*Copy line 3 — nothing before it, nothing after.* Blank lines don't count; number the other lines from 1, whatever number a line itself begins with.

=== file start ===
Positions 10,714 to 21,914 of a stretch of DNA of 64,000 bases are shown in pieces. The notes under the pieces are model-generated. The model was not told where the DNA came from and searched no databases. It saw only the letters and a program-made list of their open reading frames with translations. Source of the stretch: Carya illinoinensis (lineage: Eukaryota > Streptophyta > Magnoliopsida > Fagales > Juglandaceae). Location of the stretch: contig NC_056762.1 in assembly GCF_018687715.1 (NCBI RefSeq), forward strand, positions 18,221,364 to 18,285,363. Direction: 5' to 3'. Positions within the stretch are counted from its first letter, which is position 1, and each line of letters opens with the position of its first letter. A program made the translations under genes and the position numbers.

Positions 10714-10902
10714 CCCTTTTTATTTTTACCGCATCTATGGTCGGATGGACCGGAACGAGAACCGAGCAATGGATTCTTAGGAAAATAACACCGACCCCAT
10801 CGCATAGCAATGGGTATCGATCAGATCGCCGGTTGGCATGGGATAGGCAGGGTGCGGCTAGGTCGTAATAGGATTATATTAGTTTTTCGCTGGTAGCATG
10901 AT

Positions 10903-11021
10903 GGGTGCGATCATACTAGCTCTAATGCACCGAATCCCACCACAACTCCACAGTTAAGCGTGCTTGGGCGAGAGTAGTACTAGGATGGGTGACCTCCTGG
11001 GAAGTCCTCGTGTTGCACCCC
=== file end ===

10714 CCCTTTTTATTTTTACCGCATCTATGGTCGGATGGACCGGAACGAGAACCGAGCAATGGATTCTTAGGAAAATAACACCGACCCCAT